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Generalized Anxiety Disorder

Generalized Anxiety Disorder (GAD) occurs when an individual has chronic and exaggerated worry and tension to a degree far higher than the normal anxiety experienced by people on a day-to-day basis . Individuals with GAD anticipate disaster and worry excessively about issues such as health, money, work or family. The actual source of the worry is often difficult to identify specifically.  Generalized Anxiety DisorderAlthough people with GAD often realize that their anxiety is greater than the situation demands, they cannot easily reduce their anxiety levels.  Symptoms include the inability to relax and difficulty falling or staying asleep.  Physical symptoms may also accompany GAD and can include trembling, twitching, muscle tension, headaches, irritability, excessive perspiration, and hot flashes. They may also feel lightheaded, out of breath or nauseous.  In some cases, people with GAD also suffer from depression.  Unlike other anxiety disorders, individuals with GAD do not usually avoid situations that produce anxiety.  As a result, the normal stressors associated with routine activities such as work can serve to aggravate the symptoms of the disorder.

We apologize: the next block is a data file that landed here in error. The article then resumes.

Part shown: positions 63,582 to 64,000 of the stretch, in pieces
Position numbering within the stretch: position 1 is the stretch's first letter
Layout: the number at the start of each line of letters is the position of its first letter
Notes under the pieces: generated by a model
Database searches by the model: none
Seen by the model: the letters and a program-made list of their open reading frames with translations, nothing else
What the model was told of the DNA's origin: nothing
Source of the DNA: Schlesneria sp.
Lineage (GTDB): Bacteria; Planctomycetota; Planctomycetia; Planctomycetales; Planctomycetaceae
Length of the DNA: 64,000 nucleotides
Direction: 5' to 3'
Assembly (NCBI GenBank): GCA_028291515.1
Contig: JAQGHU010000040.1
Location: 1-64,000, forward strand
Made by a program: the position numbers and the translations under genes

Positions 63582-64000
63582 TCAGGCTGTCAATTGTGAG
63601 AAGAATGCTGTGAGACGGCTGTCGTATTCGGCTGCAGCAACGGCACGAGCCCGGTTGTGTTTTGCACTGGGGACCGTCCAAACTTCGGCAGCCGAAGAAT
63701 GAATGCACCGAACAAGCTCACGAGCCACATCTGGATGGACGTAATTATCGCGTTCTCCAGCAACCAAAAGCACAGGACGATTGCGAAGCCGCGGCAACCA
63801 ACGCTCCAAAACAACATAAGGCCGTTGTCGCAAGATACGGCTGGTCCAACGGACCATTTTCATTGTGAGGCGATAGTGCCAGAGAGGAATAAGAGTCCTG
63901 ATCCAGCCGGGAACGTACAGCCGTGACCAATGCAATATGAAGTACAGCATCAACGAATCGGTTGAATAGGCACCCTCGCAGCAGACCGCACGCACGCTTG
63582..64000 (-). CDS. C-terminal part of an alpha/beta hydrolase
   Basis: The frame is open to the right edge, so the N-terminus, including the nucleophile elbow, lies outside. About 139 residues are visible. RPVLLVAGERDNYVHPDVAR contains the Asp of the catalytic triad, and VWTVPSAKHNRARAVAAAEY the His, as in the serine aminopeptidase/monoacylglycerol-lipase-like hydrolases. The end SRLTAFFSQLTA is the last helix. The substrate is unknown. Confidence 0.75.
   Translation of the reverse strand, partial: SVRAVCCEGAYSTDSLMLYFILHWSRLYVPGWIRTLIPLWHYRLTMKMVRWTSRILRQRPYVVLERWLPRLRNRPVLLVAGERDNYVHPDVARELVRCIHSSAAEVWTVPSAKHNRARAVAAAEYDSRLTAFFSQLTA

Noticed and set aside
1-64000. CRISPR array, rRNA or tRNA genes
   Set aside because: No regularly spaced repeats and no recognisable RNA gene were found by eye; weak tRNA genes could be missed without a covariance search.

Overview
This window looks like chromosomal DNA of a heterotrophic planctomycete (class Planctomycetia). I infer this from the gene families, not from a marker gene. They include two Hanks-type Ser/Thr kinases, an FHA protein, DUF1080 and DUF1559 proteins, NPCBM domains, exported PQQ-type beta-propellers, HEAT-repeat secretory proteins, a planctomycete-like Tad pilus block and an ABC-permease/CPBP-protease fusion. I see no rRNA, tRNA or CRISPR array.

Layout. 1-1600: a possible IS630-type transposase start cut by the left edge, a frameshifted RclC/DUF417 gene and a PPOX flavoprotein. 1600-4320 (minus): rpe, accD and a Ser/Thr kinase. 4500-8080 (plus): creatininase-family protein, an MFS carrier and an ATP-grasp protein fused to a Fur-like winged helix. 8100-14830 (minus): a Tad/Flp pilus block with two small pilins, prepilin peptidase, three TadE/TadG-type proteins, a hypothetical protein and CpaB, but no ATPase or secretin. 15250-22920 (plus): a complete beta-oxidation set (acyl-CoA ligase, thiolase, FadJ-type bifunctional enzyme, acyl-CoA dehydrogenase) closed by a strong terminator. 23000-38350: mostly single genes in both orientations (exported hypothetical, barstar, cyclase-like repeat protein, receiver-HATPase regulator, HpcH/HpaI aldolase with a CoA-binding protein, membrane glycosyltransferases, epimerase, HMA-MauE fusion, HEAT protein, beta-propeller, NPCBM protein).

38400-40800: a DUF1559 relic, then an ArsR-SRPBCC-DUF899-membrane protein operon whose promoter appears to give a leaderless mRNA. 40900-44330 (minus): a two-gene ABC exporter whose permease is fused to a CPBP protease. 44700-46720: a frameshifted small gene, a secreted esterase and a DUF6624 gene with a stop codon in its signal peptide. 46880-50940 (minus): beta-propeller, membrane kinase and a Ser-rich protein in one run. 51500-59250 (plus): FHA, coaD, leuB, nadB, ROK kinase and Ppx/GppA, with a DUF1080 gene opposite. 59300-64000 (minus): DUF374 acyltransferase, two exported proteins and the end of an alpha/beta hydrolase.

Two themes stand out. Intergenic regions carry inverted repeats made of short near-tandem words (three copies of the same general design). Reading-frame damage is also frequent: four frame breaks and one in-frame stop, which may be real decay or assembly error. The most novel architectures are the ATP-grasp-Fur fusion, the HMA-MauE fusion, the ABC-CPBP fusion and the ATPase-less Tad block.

Although approximately 3-4% of the population suffers from GAD, there is no clearly defined cause of the disorder.  It often begins in childhood or adolescence, but onset can also occur in early adulthood, with the median age of onset in the early twenties. Generally, the effects of the disorder diminish with age, with a reduction in anxiety levels as people grow older.  The disorder also affects more women than men.  Some researchers believe that GAD runs in families, although it remains unclear whether it is an inherited or an environmentally caused condition.

The anxiety, worry or physical symptoms associated with GAD cause clinically significant distress or impairment in social, work or other important areas of the individual’s life.  Because in many cases, the impairment level is mild, the disorder is often undiagnosed. Severe GAD, however, can be debilitating and heavily restrict the ability of an individual to engage in normal daily activities. 

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